By Chris Kauflin
Author of Smiletown Books
Getting students to embrace the writing process can be a difficult challenge for teachers. It’s very common for educators to say they stress the fact that writing is a process, but typically, students just don’t buy into it. How can teachers guide students through this important process without making it feel like a chore?
The obvious answer is to make it fun and give students the opportunity to share their work. If a student knows his writing is going to be published or read by others, there is a much better chance he will put forth the effort the process requires. Conversely, if the teacher is the only audience, the student may not work quite as hard. Creating ways to hold students accountable for their writing samples may therefore encourage them to produce higher quality work.
Making books or compilations of students’ work and displaying it in public places, like the waiting room of a doctor’s office or school library, can also help teachers to get students to take ownership of the writing process. In addition, allowing a student the autonomy to choose a subject that interests him can help create excitement in what otherwise may be perceived as a daunting task. With creative writing, I suggest the teacher give genre freedom to the student. One student may want to write a picture book, while another may prefer poetry. And finally, quality over quantity is key. Wouldn’t you rather read a single well-crafted paragraph as opposed to three careless ones?
Educators can stress the steps of the writing process, but it’s important to understand that the steps can vary, as well as be shuffled and tailored to the individual writer. Let’s compare writing to math. In math general formulas are taught, but many students solve problems with their own customized algorithms and still come up with the correct answer. You can’t necessarily say a student’s steps to solving the problem were wrong if he has the correct answer. The writing process is similar because if a student writes a clear, strong story, he obviously followed the proper steps. Below I have outlined the steps to my writing process:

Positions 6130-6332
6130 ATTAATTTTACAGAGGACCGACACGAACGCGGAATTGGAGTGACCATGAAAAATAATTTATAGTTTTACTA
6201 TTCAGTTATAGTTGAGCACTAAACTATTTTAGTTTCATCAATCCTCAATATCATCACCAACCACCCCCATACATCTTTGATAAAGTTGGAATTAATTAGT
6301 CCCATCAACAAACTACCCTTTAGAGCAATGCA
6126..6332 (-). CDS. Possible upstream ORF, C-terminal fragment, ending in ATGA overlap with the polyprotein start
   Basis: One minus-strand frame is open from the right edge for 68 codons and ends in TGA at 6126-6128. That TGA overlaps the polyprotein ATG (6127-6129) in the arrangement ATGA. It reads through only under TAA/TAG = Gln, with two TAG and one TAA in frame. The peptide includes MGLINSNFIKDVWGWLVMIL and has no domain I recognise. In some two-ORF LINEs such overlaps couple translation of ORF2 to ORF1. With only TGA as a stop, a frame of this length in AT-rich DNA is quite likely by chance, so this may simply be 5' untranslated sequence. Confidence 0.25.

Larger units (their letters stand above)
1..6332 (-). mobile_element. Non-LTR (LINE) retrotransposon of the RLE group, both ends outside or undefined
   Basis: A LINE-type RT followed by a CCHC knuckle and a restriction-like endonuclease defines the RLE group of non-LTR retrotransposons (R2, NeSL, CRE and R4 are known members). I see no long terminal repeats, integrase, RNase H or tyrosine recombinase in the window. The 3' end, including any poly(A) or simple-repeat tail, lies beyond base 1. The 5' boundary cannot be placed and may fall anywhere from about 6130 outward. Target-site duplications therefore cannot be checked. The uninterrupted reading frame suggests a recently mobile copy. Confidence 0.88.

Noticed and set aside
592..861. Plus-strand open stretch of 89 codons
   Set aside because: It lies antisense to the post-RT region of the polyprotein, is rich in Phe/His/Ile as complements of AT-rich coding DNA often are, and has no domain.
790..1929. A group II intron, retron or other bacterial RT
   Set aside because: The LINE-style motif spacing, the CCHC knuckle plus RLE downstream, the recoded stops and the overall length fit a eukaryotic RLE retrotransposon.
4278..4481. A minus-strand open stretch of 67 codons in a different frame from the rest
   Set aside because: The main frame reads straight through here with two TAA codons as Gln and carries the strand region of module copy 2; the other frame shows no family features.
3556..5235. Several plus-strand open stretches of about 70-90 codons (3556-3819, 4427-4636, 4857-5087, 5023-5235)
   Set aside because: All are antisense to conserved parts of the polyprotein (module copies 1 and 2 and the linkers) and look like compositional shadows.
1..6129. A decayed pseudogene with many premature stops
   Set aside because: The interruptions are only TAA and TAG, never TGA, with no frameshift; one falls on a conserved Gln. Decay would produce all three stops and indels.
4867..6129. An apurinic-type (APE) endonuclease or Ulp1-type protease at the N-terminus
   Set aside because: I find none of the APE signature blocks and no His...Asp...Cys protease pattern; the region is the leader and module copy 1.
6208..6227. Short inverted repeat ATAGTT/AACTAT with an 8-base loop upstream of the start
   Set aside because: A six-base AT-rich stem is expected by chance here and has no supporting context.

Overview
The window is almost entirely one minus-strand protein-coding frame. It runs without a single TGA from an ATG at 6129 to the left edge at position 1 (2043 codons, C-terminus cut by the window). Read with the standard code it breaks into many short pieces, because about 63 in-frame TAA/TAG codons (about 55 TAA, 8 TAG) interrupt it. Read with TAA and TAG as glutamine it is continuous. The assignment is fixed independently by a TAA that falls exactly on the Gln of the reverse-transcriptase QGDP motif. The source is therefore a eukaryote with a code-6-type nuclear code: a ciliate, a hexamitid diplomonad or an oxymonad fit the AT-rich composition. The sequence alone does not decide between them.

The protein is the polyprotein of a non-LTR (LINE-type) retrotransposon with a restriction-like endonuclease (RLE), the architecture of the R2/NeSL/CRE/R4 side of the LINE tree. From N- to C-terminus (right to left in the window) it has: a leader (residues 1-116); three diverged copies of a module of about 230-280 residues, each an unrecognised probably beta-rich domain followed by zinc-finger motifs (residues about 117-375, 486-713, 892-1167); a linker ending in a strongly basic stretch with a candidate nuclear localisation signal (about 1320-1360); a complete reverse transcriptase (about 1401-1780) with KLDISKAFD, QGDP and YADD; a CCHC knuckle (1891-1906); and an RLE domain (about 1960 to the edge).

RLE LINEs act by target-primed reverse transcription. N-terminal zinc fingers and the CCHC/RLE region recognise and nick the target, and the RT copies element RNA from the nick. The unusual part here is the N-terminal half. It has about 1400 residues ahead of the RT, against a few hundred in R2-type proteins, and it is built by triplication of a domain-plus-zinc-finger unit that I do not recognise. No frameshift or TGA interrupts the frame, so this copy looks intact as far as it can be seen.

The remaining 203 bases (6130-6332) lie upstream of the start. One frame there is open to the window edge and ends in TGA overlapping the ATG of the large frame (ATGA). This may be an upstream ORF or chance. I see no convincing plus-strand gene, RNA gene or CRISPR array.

- Reading—Read, Read, Read! Reading teaches writers how to spell, builds vocabulary, and illustrates proper grammar. Reading also feeds the imagination.
- Ideas—Always have a journal handy. Whenever you have and idea, write it down and capture it. Ideas are like little birds…a great idea can fly into your brain, but if you don’t capture it, it will fly away and you’ll never think of it again.
- Organize—Take an idea from your journal. Expand and organize your thoughts by writing a rough draft.
- Research—Find out the Facts! The reader will stay engaged if your story is believable.
- Revise—Rewrite your story, change words and sentences. Add details. Read it out loud, and make changes to the parts that don’t flow. Revising makes a story clearer. Without clarity the reader will be lost.
- Editing—Correct all misspellings and grammatical mistakes. If you can’t do this on your own, find an editor.
- Feedback—Ask friends and relatives to read the story; then ask them what they liked or didn’t like. Ask them how you can make your story better.
- Revise—Incorporate any suggestions that you liked during the feedback stage into the piece.
- Share—Once you’ve gone through the writing process make sure to share your story with others.
My name is Chris Kauflin, and I'm a local children's picture book author and certified elementary school teacher. I have given over 50 writing process presentations throughout Colorado school districts and have references upon request. Please contact me if you are interested in scheduling a visit for your school at Chris@smiletownbooks.com.